This painting is in oil paint on an oak panel measuring 1333 x 784 mm (fig.1). The panel is composed of three boards, placed vertically and glued together at butt joins (fig.2). The X-radiograph shows that the boards were kept in position until the glue dried with wooden dowels inserted into the inner edges (fig.3).
Dendrochronological examination revealed that the three boards are from the same tree that grew in the Baltic region.1 The youngest heartwood ring was formed in 1510 or 1511 and the probable earliest felling date is 1519, although from 1523 to 1529 is more plausible. The wood may have been used for painting between 1519 and 1546. On the back of the panel is an incised mark, thought to be a cargo mark made for the transit of the wood across the Baltic Sea to England (figs.4–5).
The ground is off-white and is made of marine chalk bound in glue and possibly casein, although the latter material may have been introduced as a consolidant later in the painting’s history.2 Identification of nano-fossils in the chalk revealed that it dates from the earliest Santonian-late Coniacian period.3 Deposits of chalk from this period are found around London and also in the North Downs, the Chilterns and Hertfordshire. They occur also in France, to the south and west of Calais. The ground is covered with white, oil bound priming (figs.6–7).
When viewed with low magnification and with infrared reflectography, the face and hands display bold, linear, freehand underdrawing (figs.8–10).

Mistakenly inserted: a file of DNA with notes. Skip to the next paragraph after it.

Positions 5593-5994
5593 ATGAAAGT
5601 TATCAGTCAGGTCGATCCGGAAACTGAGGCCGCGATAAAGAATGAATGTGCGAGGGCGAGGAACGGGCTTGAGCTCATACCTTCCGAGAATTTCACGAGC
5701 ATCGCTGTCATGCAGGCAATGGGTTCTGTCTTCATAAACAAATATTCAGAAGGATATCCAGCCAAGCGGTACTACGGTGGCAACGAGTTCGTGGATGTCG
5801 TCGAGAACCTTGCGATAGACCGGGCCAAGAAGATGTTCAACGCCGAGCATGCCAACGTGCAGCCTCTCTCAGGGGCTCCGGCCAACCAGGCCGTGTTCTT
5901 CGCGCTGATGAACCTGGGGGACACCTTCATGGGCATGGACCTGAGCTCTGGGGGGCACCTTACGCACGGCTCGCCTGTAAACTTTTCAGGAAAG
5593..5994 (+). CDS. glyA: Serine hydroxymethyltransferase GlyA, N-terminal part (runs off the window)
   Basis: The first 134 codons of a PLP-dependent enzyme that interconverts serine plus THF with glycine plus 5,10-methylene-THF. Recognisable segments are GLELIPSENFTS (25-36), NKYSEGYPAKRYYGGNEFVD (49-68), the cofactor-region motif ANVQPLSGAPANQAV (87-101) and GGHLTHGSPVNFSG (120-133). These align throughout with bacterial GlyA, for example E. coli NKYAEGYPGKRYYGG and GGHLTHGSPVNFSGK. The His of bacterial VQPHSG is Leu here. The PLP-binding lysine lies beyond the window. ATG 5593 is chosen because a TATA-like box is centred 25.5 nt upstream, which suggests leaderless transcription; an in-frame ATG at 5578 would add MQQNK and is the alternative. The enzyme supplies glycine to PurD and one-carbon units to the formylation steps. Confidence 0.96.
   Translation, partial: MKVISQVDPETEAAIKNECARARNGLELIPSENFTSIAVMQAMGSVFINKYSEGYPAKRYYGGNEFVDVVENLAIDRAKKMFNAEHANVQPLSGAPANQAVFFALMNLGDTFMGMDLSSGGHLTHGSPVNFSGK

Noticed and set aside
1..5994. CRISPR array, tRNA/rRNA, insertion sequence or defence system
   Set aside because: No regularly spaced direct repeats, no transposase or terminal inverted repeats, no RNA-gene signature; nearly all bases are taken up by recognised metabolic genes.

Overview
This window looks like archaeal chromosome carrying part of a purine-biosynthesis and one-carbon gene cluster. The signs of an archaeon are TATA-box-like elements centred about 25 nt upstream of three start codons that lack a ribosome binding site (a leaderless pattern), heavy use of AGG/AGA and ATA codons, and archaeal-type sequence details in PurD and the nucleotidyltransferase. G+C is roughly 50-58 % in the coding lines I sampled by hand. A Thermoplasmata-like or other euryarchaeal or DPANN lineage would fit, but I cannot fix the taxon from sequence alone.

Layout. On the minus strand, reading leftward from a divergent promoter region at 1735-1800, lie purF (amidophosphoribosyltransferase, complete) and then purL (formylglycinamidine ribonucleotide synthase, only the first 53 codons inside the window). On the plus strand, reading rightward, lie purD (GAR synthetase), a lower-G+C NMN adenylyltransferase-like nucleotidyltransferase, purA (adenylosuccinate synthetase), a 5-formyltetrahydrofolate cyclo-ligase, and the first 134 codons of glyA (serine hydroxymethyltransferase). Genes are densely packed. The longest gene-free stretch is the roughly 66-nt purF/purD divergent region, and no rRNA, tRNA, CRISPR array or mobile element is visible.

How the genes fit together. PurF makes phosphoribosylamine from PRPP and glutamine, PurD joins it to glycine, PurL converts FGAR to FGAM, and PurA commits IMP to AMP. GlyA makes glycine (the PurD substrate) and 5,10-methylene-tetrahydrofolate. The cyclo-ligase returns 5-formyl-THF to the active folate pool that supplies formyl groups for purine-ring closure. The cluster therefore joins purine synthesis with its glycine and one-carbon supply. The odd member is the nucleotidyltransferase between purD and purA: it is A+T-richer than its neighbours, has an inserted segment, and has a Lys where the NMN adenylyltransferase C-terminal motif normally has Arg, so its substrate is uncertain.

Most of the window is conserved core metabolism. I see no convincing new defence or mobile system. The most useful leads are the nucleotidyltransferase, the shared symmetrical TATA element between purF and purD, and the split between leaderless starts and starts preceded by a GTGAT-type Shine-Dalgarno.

No underdrawing is detectable with infrared reflectography elsewhere in the painting, although a cross-section through one of the painted red slashes on the doublet revealed what may be a drawing line (figs.11–12).
The artist appears to have begun the painting with a thick coat of yellowish-brown underpaint in the area of the background, leaving reserve spaces for the figure (figs.8–9 and fig.13).
The braid on the costume is also underpainted similarly; the main pigment in the brown underpaint is Cologne earth (fig.14).4 It is not clear what sort of preparatory lay-in was made for the black costume. The breeches were painted with mixtures of bone black, lead white, red lake and chalk, applied wet-in-wet.
A different type of black (vine black perhaps) was used for the cape, and the paint was applied in small dabs to simulate the texture of the wool or fur (fig.15). The decorative details of the embroidered shirt were applied on top of the white paint of the shirt when it had dried (fig.16).
The red glaze paint on the slashes in the doublet are made from a red lake pigment made from the insect dye, cochineal (Dactylopius coccus Costa), struck onto a base of alumina; at this date the dyestuff would have been sourced from the New World.5 The red glaze was applied on top of silver leaf, which was laid onto a thick, yellow mordant (figs.11–12 and fig.17). The yellow braid contains lead-tin yellow (type I) and vermilion.6
The most unusual feature in this painting is the technique used to paint the face (figs.18–22). The tones were applied in finely hatched lines. No specialist in European art of the sixteenth century could identify this technique as of the period or associate it with any known artist. It is possible that this is the work of a later hand (perhaps from the nineteenth century) making good a disastrous damage to the original, but without extensive (and undesirable) sampling of the face, this is impossible to prove.
The coat of arms on the ring is difficult to discern but this may be due to the fading of a red lake pigment in the lines that are now pale orange colour (fig.23).
A detailed paper on this painting appears in Tate Papers as Natasha walker, Karen Hearn and Joyce Townsend, Tate’s Painting of a Man in Tudor Costume: A Sixteenth-Century Portrait or a Nineteenth-Century Pastiche?, Tate Papers, no.20, Autumn 2013, accessed 29 July 2016.